One does not merely stick in “LOL” in the middle of a sentence (though there’d be personalised characters where such dialogue would be used in dialogue to adhere to that character’s personality). But others, you would not walk around in public, talking about something and going “LOL” or whatever other nonsense. We do not write in “text speak”. An RP is as much a proper narrative as a book is by an author, and as such, people should treat it with proper respect. Don’t be lazy; there’s RP’s out there for people who don’t give a rats and want to make their stories a spam-contest of one sentence lines just to see who can stroke the bigger “God-modded” characters’ ego the most; but in an actual well-to-do RP where the aim is to actually create and immerse oneself within a universe of one-or-more peoples creation, it is a goal to make sure that we actually put some thought and consideration into what we post; not just for ourselves, but for others as well.



NPC's: because they do appear in there, and they can be confusing little bastards at times. So I'm going to outline one little factor about them, and then cease my EPIC RAMBLING SESSION!
NPC's (Neutral Passive Characters) are character's who are NOT controlled by a player. Though, there is a level of control a player does have over them, and this will vary depending on the role an NPC plays. There's a few ways an NPC will be used, and here's a few.
• A character’s personal guardian/familiar/pet, etc. A single player controls them at all times, which means they create their features and control them as they would themselves. It’s a tricky thing to do, since it’s basically having two characters in one RP; but the user must remember to not become the NPC they’ve made.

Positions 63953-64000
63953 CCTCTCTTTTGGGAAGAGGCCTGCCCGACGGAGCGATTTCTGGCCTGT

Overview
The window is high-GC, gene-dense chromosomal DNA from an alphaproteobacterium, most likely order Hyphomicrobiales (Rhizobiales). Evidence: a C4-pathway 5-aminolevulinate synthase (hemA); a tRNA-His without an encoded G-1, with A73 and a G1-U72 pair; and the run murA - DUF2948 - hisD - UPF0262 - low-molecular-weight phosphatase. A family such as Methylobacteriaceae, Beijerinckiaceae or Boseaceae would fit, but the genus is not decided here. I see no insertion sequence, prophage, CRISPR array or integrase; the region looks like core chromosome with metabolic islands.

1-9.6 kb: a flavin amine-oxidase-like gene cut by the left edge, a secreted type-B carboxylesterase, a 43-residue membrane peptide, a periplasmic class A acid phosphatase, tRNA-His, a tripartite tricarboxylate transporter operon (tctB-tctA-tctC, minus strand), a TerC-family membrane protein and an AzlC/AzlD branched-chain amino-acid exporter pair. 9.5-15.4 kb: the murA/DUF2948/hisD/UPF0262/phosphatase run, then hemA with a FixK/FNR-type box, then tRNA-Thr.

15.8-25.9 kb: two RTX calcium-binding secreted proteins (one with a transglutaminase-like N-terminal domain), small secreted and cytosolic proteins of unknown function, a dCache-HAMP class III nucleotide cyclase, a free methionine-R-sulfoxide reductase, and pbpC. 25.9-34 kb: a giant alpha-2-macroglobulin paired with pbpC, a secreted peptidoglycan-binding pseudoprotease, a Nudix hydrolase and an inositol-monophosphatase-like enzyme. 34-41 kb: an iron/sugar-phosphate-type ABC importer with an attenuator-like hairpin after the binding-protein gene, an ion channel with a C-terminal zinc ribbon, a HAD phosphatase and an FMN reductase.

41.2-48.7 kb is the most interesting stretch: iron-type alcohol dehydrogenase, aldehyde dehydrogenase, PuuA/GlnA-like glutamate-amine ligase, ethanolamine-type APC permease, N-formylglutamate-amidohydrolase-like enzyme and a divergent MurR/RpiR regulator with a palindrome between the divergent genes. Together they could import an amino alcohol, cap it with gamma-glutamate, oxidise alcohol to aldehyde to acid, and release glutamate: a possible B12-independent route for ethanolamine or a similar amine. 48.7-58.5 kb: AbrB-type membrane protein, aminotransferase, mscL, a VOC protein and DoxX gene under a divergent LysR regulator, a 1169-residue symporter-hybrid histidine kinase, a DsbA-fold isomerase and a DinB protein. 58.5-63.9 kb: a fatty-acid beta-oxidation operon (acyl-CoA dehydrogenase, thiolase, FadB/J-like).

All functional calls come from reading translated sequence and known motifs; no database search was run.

• Another NPC is an open one that all players can have some control. This could be an NPC such as a Waitress at a café’. The creator who original sets the waitress may give a brief description of their appearance so other’s may visualise them within the scene and interact accordingly. Big details aren’t necessary, especially if (in this example) the waitress is only temporary for that scene and is not involved later.
• Key plot NPC’s are normally created by the Universes creator. They should also be included in the universe’s summary (if there is one for the RP), and they should have a given personality, appearance, hates/dislikes, or whatever is necessary to employ them as a more permanent character which players can interact with to a set degree (as given by whatever guidelines and rules are present).

Remember, an NPC is an extension of the universe created. They are there for players to utilise like they would any other entity within an RP. But take note that though employing an NPC in an RP is useful at times, you shouldn’t stick in too many of them, lest you want a massive pile of confusing crap, and a bunch of seemingly mindless dolls sitting around with blank expressions, waiting for next player to remember they exist somewhere In the narrative so they can be utilised for their intended purpose once more.

-------------------

That's it from me, so if you managed to read through all of that dribble, then a theortical cookie is on its way to you as a reward! it's can be any flavour you want except rainbow, because I used up all those to get Rosa to help proof-read this.

Alot of this is based off my own experiences, and opinion towards RP's, so please, I encourage you all to debate this further (in a civial manner), so that our wealth of knowledge can grow!
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KyokoYei

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PostSubject: Re: Tips and Tricks of Roleplaying   Fri Jul 20, 2012 1:54 pm

Very helpful. Thanks for sharing this.